"Following the Budget reforms people may invest in their pension schemes for longer, so it's all the more important that charges are as low as possible.
"While we're pleased that the Government intends to do more to bear down on other costs in the coming years, we want the cap level kept under review to see if it can be lower in future to help savers get the best value out of their hard-earned money."
Concerns had been raised that as automatic enrolment rolls out, smaller firms in particular with less experience of pensions may be more inclined to put their workers in older, high-charging schemes.
An independent audit of pension schemes set up before 2001 and ones with high charges is due to be completed by the end of the year and the Government will consider whether further action is needed after this.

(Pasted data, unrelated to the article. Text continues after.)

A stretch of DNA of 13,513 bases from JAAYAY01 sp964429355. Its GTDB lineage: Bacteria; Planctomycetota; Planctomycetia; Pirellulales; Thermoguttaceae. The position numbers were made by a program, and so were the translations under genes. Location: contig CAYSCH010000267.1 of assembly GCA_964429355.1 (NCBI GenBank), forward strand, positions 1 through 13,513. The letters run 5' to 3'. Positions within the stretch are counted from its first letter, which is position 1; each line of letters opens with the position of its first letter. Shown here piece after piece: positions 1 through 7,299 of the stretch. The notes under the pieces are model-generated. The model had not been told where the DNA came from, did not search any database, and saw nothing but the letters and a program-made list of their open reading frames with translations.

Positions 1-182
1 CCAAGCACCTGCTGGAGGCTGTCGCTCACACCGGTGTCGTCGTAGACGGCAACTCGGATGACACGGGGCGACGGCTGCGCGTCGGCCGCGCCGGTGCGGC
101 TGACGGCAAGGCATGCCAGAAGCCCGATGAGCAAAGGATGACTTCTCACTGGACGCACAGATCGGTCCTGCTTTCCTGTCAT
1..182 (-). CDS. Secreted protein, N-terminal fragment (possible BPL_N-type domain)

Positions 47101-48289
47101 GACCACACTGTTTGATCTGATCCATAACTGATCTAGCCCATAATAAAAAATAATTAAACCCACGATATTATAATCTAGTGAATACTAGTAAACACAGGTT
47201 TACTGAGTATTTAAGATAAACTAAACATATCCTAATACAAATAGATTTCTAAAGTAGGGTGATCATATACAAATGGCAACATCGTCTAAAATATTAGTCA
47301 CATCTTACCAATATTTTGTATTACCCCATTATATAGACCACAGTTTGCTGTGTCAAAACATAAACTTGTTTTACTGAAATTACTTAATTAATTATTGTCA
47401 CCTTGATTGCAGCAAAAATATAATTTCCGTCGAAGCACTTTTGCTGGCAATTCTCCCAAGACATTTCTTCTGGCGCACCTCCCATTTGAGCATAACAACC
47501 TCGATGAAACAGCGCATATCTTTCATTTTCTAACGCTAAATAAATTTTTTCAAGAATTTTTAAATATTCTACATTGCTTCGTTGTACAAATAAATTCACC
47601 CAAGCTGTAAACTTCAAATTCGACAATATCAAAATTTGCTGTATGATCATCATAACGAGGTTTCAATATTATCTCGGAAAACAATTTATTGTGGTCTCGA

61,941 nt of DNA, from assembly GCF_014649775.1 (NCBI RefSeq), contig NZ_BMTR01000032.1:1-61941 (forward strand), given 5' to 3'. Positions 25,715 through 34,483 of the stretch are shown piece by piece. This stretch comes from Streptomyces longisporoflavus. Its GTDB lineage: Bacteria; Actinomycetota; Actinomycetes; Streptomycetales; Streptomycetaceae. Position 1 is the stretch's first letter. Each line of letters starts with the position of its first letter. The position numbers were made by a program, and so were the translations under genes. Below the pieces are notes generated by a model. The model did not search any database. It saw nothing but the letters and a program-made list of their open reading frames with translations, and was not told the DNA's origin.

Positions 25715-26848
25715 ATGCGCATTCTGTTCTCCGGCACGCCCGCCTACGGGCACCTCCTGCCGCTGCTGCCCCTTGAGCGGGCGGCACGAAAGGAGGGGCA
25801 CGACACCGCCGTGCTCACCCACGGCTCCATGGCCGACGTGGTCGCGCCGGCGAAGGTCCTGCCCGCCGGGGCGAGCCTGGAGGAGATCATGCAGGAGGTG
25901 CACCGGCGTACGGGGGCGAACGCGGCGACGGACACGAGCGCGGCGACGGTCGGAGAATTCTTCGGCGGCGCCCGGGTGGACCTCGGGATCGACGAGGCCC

Tom McPhail, head of pensions research at financial services firm Hargreaves Lansdown said the announcement will give people confidence that their workplace pension will give them good value for money.
He said: "There is a huge amount for the pensions industry to deal with at present, not least as a result of last week's Budget announcement, so it is entirely sensible that the Government has given the industry some reasonable time to accommodate these changes."
Otto Thoresen, director general of the Association of British Insurers (ABI), said the body agreed with the findings of an investigation by the Office of Fair Trading (OFT) last year, which stopped short of recommending a charge cap.
He said: "The OFT, in its workplace pensions review last year, came out against a charge cap. We agree with them. Average workplace pension charges are at their lowest ever levels."